Our sensing and thinking arises from how we are embodied, embedded, extended and enacted in a dance of co-shaping with our immediate socio-material environment. Without a really deep understanding of how we are an extended environment and that meaning is not something in our heads but part of the fabric of our world — it is impossible to properly understand how we have to actively set out of these assemblages that are us (another paradox).
We are emergently shaped into the beings we are by a set of constructive constraints. The dynamic interaction of tools, habits, environments and concepts give rise to a living field of potentialities which is the terrain of our lives.
A key to this process of being open to the new is being able to constrain the old. We call this “blocking”. Blocking pushes one to do something different. It does not need to be something grand, revolutionary, or massive. Blocking needs to be specific, blocking Capitalism for example, sounds great but it is just a vague and general statement that cannot be operationalized.
Experimentally stopping using money — that could lead to something novel and interesting (again the novelty is not in this action but in what might follow from a longer iterative experimental process).
With a really well aimed and specific blockage (that is applied in a rigorous manner) you are forced to do something else and in that doing something else you enter into and open yourself up the world of the unintended.
A wonderful and simple, but very powerful example is the novel A Void by Georges Perec. The entire novel was written without any words containing the letter E. By blocking the letter E, which is the most used letter in the alphabet, he was forced into conspiring with language to invent a whole new lexicon, phraseology and style.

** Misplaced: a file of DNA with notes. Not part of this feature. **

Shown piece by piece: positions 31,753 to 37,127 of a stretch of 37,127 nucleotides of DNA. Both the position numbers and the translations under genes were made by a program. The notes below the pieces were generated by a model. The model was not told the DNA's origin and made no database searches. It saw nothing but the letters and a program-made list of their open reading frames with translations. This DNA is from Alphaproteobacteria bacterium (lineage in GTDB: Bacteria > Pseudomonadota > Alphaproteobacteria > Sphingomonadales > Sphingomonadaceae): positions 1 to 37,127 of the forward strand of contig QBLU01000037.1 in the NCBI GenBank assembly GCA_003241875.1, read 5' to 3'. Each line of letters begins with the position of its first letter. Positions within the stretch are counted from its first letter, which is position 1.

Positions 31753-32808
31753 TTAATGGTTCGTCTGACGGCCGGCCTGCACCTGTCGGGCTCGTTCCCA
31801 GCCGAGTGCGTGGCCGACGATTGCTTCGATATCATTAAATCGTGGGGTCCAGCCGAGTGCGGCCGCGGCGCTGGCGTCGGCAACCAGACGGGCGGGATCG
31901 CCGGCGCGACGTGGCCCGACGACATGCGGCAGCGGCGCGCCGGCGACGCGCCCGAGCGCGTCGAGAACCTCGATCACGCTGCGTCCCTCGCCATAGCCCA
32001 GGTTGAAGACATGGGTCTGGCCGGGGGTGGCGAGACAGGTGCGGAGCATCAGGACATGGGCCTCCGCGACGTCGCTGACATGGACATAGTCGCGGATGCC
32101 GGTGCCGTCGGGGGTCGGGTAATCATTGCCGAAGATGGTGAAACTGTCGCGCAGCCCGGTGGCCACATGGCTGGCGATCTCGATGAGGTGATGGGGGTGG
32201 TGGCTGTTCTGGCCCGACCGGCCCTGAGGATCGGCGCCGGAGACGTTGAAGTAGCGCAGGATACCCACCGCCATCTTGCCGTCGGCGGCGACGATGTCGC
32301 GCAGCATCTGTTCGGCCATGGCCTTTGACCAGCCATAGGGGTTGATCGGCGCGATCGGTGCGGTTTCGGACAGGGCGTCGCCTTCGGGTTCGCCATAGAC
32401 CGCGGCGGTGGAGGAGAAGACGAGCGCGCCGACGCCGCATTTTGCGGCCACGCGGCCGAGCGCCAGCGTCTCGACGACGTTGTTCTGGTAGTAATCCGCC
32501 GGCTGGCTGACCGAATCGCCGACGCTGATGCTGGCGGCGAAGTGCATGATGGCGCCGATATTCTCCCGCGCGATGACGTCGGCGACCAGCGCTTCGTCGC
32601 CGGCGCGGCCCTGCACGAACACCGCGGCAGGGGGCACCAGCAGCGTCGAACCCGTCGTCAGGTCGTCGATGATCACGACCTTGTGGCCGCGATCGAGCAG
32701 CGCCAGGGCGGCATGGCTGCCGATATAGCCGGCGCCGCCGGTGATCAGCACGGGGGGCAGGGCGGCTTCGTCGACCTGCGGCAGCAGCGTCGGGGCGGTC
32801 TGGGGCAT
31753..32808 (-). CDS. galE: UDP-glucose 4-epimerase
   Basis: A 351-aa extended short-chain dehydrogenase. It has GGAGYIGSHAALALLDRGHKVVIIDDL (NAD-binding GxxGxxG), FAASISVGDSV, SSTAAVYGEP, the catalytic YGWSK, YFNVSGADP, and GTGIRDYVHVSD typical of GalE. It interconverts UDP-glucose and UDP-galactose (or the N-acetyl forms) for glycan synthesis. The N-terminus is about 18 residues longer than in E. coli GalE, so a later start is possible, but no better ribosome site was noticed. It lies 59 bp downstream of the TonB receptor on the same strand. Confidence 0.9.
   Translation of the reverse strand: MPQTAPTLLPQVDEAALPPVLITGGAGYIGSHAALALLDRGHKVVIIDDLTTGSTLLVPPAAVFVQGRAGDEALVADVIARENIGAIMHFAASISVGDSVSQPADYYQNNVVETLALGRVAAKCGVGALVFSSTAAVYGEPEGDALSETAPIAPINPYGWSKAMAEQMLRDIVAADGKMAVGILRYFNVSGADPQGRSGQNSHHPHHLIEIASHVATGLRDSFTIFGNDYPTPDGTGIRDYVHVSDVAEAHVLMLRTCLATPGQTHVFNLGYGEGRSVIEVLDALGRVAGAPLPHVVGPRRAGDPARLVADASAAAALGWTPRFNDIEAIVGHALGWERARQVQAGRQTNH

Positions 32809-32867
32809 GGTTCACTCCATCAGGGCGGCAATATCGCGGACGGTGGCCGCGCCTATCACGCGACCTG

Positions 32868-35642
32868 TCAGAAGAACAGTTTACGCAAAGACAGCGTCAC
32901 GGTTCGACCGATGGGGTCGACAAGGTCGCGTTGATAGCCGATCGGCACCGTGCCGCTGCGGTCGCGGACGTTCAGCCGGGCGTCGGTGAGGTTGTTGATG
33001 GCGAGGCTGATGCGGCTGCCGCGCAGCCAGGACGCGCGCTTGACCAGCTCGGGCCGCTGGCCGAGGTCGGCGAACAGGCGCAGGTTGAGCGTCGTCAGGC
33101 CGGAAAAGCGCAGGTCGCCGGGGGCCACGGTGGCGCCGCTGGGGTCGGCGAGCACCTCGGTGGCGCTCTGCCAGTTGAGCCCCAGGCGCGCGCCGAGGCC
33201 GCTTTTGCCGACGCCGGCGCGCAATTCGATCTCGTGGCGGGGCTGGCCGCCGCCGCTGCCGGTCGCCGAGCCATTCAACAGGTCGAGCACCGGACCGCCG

An example of blockage larger in scope, but still very concrete, would be the composition 4’33” by John Cage where he blocks the production of sound by the musicians to allow everything to become music.
What is important to remember here is that reality is built via constraints — the chaotic dispersion of energy is constrained into forms and patterns that give rise to emergent forms of order and as these are further constrained give rise to living systems. By constraining constraints we are pushing systems to find new affordances, patterns and possibilities — in effect we are pushing the system to find new constraints.
The question that emerges is “what to block?”
Discovering what to block requires the disclosure of what exists — the underlying and usually implicit habits, tools, processes, environments and concepts. All of these need to be made visible (knowing that some things cannot be explicated). It is important to remember that this will start as a focused activity — it is not about innovating everything all at once — but on a targeted innovation — an innovation in some field or area of interest.
What you are blocking is an existing affordance. Affordances are relations between the environment and an agent that allow for emergent opportunities for patterned action. The coffee cup affords grasping to an agent with a hand, skills, senses and need to grasp. The affordance emerges out of engagement. It stabilized to such a degree that we confuse the affordance with the thing-in-itself. But it is important to remember that every thing exceeds its current purpose/identity.
What to block is an empirical and experimental question — you need to test things out. What begins to emerge when you block X?